Back to static?
Posted on Friday, July 28 2017
Much to my dismay it looks like the Habari Project is defunct. The project's website is offline since quite a while and there wasn't a single message on the developer mailing list in months. Also, there have been no Tweets since the release of version 0.9.2. I think it's time to look for alternatives...
Almost ten years have passed since I checked for a suitable blogging solution last time. Back then my choice was Habari but there where also a couple of other candidates on my list which I might now going to revisit.
While doing some research in relation to this, one thing I found is the apparently growing trend to renounce from database-driven dynamic content in favour of static HTML pages, created by so-called "static site generators".
Most blogging systems store their information in a server database, retrieve it when needed and then create web pages on-the-fly using software running on the webserver. Static site generators use a different approach. These generators create static HTML pages from templates and intermediate content sources like Markdown or ReST. The resulting static HTML files are then uploaded to the webserver and don't change afterwards.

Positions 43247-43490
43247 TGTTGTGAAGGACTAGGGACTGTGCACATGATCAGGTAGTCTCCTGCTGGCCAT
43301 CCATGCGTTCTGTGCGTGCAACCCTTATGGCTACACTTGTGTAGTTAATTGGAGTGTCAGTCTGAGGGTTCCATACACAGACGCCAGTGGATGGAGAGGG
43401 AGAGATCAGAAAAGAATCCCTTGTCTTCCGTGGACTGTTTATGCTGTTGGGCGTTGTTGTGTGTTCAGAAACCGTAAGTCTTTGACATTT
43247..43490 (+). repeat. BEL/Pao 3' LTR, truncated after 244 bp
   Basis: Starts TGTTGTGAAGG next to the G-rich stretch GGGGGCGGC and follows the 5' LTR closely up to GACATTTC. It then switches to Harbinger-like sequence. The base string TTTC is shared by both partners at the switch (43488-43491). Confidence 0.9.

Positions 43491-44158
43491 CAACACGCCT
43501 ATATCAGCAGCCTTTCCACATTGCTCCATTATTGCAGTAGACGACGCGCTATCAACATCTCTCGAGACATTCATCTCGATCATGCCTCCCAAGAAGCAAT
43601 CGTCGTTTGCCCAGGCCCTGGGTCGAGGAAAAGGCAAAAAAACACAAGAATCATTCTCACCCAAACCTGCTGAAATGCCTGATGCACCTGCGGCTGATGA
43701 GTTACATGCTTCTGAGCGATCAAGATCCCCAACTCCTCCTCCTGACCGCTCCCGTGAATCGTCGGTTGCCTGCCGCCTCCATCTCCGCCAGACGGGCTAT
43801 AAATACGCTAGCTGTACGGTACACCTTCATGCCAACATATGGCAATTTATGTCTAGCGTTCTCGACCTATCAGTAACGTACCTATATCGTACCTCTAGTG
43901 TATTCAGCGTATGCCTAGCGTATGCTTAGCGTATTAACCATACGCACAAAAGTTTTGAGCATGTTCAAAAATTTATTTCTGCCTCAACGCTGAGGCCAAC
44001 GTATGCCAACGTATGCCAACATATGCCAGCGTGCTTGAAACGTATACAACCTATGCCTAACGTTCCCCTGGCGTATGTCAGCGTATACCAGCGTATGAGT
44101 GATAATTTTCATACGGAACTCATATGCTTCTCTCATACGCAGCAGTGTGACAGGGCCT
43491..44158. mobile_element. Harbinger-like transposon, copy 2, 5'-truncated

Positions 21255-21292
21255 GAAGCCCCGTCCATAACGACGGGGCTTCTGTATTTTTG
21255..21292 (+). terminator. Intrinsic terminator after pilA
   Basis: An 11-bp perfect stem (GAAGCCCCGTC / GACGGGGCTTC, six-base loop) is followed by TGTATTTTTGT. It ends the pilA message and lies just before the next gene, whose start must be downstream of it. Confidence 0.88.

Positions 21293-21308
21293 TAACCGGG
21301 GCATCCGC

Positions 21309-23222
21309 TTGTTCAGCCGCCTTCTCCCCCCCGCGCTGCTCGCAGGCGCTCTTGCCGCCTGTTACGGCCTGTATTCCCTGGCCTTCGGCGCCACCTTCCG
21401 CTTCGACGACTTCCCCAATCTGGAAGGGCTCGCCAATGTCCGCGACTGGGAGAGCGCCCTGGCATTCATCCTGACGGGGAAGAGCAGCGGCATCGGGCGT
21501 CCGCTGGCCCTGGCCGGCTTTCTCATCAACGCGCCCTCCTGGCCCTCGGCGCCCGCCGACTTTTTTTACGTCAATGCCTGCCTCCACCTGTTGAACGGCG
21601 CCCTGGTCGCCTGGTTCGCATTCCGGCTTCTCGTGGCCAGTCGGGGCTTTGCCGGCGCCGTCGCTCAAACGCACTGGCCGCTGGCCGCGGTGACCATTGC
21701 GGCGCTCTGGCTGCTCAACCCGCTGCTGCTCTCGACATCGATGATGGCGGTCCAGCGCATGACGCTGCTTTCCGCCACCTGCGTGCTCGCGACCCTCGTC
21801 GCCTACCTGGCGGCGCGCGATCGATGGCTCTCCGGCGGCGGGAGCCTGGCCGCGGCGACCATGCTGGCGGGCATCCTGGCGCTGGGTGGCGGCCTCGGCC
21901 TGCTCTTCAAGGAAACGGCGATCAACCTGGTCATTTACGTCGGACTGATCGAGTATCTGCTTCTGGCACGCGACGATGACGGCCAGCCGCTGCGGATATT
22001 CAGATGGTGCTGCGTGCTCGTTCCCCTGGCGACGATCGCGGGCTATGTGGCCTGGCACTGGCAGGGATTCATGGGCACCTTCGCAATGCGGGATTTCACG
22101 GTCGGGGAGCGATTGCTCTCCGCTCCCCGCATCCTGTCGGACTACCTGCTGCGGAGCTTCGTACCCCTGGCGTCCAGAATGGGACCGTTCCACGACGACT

The advantage of static HTML pages are quite obvious: There is no need to run additional software and a database on the server, thus simplifying maintenance and improving security.
Meanwhile there is huge selection of tools available to create static sites, for example Jeckyll, Pelican or Middleman. But there are many, many others.
In the past I have been running my site on static pages, mainly by authoring the HTML files manually. This is a tedious task and sometimes impracticably. But with the use of an appropriate tool, running on static content again is a viable option I will definitely look into.